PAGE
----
Intact Facial Affect Processing in Schizophrenia

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In two separate studies (one replicating the other) of 102 people with schizophrenia diagnoses researchers from McGill, UCLA, CSU, UNC, Columbia and the VA found that patients’ ratings of facial affect were consistent with those of controls, and were commensurately affected by situational context-related cues. Though previous studies have found abnormal social affect processing in people diagnosed as schizophrenic, these studies suggest there is a benefit from situational context in the interpretation of ambiguous facial affect, and that this benefit is similar for people both with and without the diagnosis. The study, which suggests implications for social cognitive training programs, appears in Schizophrenia Bulletin.

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Kermit Cole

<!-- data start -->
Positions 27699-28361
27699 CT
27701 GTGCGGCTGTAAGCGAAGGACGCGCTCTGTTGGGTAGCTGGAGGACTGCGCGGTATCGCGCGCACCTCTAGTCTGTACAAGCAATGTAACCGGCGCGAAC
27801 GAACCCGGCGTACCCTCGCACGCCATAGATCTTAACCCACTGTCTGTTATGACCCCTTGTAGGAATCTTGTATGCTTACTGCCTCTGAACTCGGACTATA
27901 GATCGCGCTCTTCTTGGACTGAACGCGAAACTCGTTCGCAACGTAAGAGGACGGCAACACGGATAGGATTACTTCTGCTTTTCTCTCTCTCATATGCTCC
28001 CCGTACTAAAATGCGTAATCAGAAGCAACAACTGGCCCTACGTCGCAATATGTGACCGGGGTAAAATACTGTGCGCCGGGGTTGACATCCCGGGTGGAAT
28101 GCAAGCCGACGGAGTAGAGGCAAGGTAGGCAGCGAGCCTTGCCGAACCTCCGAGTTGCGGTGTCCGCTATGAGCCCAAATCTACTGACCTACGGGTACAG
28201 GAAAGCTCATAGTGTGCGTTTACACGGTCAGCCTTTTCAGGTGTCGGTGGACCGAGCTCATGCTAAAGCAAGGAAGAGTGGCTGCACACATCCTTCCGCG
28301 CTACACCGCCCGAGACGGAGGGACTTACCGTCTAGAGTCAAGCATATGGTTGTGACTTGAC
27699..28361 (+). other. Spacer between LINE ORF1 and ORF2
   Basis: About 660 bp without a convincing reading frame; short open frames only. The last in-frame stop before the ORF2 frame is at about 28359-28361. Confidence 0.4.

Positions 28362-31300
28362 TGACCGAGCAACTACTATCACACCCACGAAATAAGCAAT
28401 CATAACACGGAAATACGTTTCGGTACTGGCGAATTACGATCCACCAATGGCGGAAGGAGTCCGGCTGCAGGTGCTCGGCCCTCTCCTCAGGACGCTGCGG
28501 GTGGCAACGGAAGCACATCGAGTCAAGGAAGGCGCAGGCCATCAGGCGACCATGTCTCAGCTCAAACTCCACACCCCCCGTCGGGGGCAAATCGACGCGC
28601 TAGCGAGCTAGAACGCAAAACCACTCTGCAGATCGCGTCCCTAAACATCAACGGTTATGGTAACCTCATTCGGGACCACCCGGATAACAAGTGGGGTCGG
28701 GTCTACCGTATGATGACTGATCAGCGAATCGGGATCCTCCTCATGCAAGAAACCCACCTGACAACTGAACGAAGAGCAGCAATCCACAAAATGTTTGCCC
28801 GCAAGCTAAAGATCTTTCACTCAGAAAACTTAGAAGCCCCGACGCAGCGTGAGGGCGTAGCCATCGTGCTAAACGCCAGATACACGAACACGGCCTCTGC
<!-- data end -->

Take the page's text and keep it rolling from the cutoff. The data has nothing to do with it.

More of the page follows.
Kermit Cole, MFT, founding editor of Mad in America, works in Santa Fe, New Mexico as a couples and family therapist. Inspired by Open Dialogue, he works as part of a team and consults with couples and families that have members identified as patients. His work in residential treatment — largely with severely traumatized and/or "psychotic" clients — led to an appreciation of the power and beauty of systemic philosophy and practice, as the alternative to the prevailing focus on individual pathology. A former film-maker, he has undergraduate and master's degrees in psychology from Harvard University, as well as an MFT degree from the Council for Relationships in Philadelphia. He is a doctoral candidate with the Taos Institute and the Free University of Brussels. You can reach him at [email protected]

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